Vermonters flock to Quebec in the summer for its cities and serene natural beauty, but this summer the province is struggling with forest fires that have wreaked havoc;elm:context_link;itc:0″ class=”link “forest fires that have wreaked havoc on northern lands.
Smoke from the forest fires in Quebec and other Canadian provinces has crossed borders and caused extreme air pollution in several U.S. cities, including Burlington. But how much of a concern are the fires and smoke to Vermonters hoping to take a Canadian summer vacation? Here’s a deeper look at what to consider when booking a trip to Quebec this summer.
Where are the wildfires in Quebec?
As of July 3, there were 67 active fires in Quebec, three of which are out of control and 25 of which are high-priority. The closest large forest fires to Montreal are six to seven hours north by car. They stand a similar distance from Quebec City.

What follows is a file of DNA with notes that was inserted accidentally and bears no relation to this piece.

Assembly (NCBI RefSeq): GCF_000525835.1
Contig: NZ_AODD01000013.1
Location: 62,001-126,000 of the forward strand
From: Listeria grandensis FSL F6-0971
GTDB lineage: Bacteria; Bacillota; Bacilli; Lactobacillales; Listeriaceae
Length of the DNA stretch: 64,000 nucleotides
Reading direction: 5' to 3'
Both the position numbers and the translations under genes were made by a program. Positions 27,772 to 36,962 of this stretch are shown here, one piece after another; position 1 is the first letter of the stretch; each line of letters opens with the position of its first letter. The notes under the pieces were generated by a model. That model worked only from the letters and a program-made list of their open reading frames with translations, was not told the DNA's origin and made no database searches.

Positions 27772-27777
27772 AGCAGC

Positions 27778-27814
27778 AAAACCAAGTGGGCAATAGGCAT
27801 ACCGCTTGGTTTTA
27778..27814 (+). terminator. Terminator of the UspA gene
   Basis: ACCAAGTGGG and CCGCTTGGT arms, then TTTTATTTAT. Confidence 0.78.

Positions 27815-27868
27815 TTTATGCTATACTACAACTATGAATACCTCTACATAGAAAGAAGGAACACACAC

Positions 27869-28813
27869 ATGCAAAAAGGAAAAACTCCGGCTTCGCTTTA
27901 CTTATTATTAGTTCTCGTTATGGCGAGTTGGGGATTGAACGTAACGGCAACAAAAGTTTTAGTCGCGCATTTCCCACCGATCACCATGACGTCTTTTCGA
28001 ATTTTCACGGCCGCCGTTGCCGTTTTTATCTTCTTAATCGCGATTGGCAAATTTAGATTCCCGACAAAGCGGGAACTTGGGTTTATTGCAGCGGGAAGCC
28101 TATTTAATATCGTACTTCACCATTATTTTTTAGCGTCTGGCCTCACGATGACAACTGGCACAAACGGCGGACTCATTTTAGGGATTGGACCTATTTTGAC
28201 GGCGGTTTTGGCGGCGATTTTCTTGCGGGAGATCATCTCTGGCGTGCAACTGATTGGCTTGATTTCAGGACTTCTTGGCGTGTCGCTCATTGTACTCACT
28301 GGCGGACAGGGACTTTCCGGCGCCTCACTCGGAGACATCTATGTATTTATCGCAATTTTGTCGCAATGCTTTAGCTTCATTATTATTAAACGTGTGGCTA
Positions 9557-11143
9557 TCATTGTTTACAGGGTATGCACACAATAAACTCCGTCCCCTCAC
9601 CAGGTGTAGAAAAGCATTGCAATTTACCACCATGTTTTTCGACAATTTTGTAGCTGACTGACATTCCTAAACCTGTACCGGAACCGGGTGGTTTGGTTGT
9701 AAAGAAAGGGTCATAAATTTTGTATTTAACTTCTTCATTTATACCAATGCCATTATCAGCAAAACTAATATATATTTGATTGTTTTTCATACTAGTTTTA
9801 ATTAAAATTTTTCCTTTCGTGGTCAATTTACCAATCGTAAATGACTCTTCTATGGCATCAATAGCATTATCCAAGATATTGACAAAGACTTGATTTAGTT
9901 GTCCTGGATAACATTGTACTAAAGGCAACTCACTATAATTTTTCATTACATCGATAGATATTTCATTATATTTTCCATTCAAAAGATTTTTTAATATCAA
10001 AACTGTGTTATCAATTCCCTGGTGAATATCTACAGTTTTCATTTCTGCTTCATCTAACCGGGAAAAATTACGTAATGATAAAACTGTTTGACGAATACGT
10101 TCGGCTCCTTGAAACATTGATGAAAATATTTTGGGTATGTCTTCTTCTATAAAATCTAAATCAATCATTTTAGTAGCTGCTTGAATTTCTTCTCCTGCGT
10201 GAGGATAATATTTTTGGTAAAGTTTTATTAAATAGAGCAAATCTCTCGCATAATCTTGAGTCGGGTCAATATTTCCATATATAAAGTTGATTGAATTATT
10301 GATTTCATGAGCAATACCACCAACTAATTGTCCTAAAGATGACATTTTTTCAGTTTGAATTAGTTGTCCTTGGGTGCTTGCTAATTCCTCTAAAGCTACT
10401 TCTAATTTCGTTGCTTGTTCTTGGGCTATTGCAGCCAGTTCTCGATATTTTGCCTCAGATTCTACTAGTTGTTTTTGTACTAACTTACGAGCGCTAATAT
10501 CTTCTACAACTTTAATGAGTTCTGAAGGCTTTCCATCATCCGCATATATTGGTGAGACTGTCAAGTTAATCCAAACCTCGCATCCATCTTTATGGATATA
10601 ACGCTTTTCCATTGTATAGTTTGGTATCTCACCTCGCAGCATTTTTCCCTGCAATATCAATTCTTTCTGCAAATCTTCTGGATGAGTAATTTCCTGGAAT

Recent weather has calmed the fires enough that wildlife reserves and forests are reopening and open fire bans have been lifted in all parks, according to Sépaq, Quebec’s parks and wildlife department. Certain national parks and reserves were closed during parts of June.
What is the air quality in Montreal and Quebec City?
Much like the conditions in Burlington, the air quality in Quebec’s tourism hubs is dependent on which way the wind blows.
Montreal and Quebec City have not had poor air quality every day this summer, but they had multiple days at the beginning and end